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The Krueger-Scott Collection consists of over 200 audio cassette recordings of interviews with more than 100 African-American residents of Newark, New Jersey who migrated to the city between 1910 and 1970, The interviews document the history of African-American migration to and life in Newark during a time period for which primary sources of these phenomena were (and remain) scant. These narrators also tell a story that offers evidence for re-imagining the history of Newark. Since the 1960s, Newark has been stereotyped as the exemplar of post-industrial urban decay and racial strife. These oral histories offer a more nuanced story of the city and its history—one that points to the prominence of the immigrant experience as formative.
In the 1990s, Historian Giles R. Wright was retained by the Krueger-Scott Cultural Center to train volunteers from the community to interview their peers. This resulted in a rich and evocative portrait of the evolution of African-American history and life in the city over several decades of immense change. The ten-page interview questionnaire encompassed a wide variety of topics. Questions were divided into eight main categories: Personal Information, Family Background, Migration to Newark, Settlement in Newark, Work, Institutional Activities, Community Life, and recollections of Louise Scott and the Krueger-Scott Mansion. Migration to Newark, primarily from the Southern United States, was at the heart of the interviews, with questions posed comparing and contrasting narrators’ experiences with kinship networks, foodways, employment and housing opportunities, politics, education, community relations and racial dynamics and how these manifested in different regions of the country.
Krueger-Scott is the single largest collection of oral history interviews conducted with African-Americans who migrated from the South to New Jersey. As such it has the capacity to enrich scholarship across a multiplicity of research fields, become an invaluable resource for the local community, and insure the preservation of an as yet unwritten history of African-American life. The wide range of topics covered in the interviews, and the diversity in age, occupation, class status and cultural background of the narrators themselves, makes the collection a treasure trove of primary source material. Anthropologists will find remarkable recollections of family relationships, culinary traditions and ceremonial and celebratory practices. Labor scholars will relish the bounty of information on an array of occupations (agricultural, industrial, domestic, education, public service, etc.). Scholars of social history, gender and ethnic studies, urban systems, and local area history will likewise be well served by this remarkable collection. Additionally, laypersons interested in family genealogy, area history, and community organizations will be able to use this collection to advance their personal research goals.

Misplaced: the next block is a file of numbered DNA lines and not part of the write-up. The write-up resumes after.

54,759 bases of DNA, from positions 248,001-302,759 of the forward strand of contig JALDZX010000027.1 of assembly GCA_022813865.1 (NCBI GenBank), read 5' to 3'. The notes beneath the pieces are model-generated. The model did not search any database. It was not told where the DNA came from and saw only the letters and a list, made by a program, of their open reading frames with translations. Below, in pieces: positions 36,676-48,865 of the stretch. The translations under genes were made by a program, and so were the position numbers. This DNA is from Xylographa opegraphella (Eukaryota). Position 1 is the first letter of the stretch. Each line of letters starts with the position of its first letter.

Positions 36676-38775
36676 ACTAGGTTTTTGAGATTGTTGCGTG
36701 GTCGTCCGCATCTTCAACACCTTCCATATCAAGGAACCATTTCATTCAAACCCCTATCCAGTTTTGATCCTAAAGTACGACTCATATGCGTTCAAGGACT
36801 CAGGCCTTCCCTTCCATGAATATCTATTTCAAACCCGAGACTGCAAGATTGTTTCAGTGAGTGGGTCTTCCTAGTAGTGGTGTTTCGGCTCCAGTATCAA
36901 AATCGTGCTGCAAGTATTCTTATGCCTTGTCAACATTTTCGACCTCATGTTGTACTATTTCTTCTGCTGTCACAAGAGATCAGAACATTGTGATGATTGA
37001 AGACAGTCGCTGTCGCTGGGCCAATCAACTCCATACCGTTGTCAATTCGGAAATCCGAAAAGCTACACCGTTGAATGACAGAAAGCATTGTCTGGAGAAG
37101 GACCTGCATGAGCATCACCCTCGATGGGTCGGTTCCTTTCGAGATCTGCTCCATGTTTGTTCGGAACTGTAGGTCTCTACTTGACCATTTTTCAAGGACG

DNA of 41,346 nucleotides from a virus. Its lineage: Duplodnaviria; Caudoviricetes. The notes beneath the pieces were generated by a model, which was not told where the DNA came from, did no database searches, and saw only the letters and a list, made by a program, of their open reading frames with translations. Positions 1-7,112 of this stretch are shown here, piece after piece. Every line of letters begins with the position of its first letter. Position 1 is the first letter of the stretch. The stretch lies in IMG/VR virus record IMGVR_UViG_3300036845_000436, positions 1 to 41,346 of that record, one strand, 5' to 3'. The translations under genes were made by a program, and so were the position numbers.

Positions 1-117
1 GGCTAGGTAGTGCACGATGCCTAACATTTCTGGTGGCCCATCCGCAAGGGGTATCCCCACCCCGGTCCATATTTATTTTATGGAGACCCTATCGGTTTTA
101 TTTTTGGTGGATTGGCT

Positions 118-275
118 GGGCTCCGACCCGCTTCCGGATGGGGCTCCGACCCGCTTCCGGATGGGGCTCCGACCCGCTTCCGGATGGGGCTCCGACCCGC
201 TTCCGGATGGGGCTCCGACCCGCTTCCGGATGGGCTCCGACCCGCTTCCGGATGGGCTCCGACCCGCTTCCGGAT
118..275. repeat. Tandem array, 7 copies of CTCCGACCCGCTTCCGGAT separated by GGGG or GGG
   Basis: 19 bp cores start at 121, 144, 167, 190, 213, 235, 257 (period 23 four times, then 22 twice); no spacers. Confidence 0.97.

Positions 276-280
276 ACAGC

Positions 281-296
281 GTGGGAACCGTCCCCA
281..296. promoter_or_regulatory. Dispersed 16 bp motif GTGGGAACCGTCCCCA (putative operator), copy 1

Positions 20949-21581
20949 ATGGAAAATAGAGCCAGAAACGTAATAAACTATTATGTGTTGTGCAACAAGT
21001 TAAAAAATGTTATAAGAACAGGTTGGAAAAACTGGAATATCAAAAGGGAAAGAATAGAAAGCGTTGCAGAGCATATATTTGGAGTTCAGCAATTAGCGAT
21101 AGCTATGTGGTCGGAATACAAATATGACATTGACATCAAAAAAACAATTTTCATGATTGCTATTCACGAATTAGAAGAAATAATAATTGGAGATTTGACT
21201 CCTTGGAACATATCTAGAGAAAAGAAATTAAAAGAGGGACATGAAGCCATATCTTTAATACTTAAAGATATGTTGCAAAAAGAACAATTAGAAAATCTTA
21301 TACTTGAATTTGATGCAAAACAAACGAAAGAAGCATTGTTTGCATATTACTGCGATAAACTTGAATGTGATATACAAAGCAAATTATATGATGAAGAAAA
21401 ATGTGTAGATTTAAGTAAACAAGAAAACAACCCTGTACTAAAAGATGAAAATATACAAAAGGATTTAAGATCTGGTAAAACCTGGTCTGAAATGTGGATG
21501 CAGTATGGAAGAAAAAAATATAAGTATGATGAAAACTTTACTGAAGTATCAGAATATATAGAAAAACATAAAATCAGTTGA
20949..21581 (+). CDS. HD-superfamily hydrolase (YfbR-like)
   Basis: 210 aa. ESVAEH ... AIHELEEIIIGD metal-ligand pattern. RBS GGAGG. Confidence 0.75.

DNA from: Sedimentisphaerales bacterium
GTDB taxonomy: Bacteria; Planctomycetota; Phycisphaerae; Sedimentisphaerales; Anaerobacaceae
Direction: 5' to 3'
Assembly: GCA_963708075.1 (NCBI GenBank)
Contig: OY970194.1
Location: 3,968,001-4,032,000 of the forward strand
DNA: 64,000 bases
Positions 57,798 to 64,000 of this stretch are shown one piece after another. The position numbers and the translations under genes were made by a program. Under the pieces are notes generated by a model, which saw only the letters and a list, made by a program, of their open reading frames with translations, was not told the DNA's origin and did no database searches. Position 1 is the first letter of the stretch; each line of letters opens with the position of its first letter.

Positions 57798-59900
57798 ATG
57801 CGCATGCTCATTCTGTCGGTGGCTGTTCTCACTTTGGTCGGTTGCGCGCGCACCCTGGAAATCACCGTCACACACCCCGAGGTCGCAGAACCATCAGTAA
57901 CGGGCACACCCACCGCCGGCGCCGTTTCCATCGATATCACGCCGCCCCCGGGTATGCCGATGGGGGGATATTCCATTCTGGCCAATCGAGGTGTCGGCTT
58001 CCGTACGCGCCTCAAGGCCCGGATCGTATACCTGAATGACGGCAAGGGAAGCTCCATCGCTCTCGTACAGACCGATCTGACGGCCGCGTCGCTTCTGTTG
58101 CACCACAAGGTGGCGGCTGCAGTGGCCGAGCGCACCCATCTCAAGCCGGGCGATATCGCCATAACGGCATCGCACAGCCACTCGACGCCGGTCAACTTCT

Through the efforts of CMGC—and our partners at The Rutgers-Newark Graduate Program in American Studies, Rutgers’ Dana and Alexander Libraries, and Randforce Associates—the digital indexing, cataloging and online archiving of the Krueger-Scott Collection will enable academics, community members and other interested parties to better situate Newark and New Jersey history in both community and national narratives of the African-American migration, civil rights struggles, and urban history.